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Commonwealth Court rules in teachers' favor

SRC Chair Bill Green (left) and PFT President Jerry JordanFile photos

It turns out the School Reform Commission can't cancel teacher's contracts after all.

The state's Commonwealth Court ruled in favor of the teachers, Philadelphia Federation of Teachers President Jerry Jordan confirmed in a statement Thursday.

"The PA Commonwealth Court today handed down a decision that affirms what we have been saying for months: the School Reform Commission's move last October to unilaterally cancel the PFT contract was an unjust and blatant violation," Jordan said in the statement.

On Oct. 6 the SRC, the board that governs the school district of Philadelphia, announced it was canceling the teacher's contracts to make changes to the teacher's healthcare packages.

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Citing the 2001 state takeover agreement, the board claimed it had the power to strike down the contract and impose its own terms.

The SRC allowed teachers to stay, but cut their pay and required they contribute more to their health benefits. Officials said the changes would save the district more than $50 million a year.

In its decision, the Commonwealth Court Judges ruled that the SRC did not have the power to cancel the contracts and impose its own terms. State legislation would be needed to grant the SRC that power, and no legislation to this point has done so, according to court documents.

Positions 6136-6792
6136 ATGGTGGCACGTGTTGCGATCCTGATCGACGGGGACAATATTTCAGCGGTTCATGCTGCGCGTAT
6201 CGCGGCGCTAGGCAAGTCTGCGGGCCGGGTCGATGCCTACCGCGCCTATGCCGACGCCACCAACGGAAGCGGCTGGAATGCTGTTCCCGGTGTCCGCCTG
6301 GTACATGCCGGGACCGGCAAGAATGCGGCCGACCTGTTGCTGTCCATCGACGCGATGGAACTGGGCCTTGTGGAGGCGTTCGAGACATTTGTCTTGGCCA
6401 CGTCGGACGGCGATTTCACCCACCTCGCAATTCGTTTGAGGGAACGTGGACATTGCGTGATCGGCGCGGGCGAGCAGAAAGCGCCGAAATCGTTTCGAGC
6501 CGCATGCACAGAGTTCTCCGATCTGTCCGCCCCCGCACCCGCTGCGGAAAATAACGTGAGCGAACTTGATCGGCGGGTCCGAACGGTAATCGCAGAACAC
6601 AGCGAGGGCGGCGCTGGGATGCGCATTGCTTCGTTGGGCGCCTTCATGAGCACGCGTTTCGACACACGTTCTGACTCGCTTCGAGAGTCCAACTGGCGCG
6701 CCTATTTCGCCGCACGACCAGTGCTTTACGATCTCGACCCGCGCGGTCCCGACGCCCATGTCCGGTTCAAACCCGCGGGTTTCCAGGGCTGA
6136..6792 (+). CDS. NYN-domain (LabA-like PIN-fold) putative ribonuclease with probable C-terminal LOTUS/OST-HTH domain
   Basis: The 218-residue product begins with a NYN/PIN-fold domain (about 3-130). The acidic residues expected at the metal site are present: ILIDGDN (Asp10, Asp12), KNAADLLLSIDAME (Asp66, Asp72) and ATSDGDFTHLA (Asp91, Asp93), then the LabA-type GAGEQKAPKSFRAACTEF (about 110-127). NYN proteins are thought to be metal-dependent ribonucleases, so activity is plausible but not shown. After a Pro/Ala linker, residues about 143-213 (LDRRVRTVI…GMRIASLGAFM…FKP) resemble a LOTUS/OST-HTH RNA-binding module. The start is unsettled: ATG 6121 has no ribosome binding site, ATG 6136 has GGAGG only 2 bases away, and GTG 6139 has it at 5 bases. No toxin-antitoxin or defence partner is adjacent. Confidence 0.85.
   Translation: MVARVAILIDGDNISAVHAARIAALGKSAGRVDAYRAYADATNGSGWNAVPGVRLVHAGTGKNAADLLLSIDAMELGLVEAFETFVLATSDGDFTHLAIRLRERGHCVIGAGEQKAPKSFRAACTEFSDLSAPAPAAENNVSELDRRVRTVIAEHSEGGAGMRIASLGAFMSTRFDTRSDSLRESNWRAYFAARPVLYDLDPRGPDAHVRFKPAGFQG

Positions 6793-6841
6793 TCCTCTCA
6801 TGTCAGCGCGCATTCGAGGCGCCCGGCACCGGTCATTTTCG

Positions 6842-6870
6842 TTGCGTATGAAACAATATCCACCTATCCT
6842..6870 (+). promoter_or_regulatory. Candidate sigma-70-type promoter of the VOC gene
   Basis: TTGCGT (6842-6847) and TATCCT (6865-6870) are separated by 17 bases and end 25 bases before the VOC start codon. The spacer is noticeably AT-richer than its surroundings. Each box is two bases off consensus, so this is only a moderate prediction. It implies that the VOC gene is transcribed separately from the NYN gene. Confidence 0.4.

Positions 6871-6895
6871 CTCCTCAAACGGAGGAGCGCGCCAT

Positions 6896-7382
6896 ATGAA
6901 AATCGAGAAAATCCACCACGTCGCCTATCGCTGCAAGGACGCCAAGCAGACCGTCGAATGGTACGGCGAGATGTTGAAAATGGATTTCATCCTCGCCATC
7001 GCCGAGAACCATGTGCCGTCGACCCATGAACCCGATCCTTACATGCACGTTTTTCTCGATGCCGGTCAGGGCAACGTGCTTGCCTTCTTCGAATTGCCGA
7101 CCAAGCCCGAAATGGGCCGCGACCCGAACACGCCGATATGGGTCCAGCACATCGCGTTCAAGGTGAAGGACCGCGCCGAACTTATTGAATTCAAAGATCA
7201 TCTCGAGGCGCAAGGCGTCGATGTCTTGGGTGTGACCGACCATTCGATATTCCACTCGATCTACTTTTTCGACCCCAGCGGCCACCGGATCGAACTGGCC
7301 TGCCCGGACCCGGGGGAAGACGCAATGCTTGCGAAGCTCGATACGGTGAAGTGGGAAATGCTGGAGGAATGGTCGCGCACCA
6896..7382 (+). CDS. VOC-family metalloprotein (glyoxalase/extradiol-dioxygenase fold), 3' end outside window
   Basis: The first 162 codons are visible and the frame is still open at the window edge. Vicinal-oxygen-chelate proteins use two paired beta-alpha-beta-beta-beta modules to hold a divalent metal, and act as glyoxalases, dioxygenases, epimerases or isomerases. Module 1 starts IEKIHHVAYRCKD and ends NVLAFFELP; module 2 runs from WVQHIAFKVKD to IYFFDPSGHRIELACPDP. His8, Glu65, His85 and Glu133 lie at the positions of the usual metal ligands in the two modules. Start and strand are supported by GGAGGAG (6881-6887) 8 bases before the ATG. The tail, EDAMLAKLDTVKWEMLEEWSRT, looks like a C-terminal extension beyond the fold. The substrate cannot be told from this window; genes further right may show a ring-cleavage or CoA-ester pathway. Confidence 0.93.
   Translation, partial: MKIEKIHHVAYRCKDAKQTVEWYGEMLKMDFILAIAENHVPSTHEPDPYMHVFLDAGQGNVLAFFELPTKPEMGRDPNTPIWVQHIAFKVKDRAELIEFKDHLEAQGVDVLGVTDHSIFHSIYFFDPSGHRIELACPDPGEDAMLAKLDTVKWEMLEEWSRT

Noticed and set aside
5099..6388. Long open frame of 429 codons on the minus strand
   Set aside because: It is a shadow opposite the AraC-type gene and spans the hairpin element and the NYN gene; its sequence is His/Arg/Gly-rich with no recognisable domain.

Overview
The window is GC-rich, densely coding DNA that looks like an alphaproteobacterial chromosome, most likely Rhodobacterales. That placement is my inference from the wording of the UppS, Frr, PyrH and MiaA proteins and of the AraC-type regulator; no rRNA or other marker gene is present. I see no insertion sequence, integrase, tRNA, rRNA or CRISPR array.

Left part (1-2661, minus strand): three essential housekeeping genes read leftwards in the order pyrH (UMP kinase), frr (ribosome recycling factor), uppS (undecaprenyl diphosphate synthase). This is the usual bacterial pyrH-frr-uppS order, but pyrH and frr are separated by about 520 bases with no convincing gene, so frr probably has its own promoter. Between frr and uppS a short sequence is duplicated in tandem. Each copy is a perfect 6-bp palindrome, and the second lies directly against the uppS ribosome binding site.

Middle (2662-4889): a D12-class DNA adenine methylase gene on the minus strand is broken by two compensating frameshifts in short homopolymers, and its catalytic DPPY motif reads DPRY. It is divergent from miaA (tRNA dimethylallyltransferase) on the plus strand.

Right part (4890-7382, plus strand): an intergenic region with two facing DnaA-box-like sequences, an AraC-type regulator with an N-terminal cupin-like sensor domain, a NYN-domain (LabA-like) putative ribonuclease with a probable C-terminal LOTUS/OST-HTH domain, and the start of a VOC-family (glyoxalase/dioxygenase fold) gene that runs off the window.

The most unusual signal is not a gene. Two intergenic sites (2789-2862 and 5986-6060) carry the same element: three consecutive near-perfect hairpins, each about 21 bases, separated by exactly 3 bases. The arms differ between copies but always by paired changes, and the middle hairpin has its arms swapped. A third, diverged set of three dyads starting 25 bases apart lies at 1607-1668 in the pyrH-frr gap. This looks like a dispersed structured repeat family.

Bill Green, chair of the School Reform Commission, said in a statement that the SRC was "obviously disappointed with the decision."

"We continue to believe that the SRC had clear statutory authority for its action and was exercising one of the core functions for which it was created: seeking to achieve financial stability for the District amid a crisis of underfunding that prevents our schools from providing basic resources and services to students," Green said.

Mayor Michael Nutter, in a statement, asked the union and the SRC to return to the bargaining table "immediately and do the work needed to reach agreement on a contract that provides for the changes needed to educate better our children and that also respects the teachers in their work."

Green said: “We are reviewing the court ruling and will shortly determine next steps that best serve Philadelphia schools and school children.”

 
 
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